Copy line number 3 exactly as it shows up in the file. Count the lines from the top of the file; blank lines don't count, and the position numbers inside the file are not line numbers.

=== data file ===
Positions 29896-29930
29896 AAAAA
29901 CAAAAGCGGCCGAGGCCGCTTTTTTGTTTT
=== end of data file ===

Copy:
29901 CAAAAGCGGCCGAGGCCGCTTTTTTGTTTT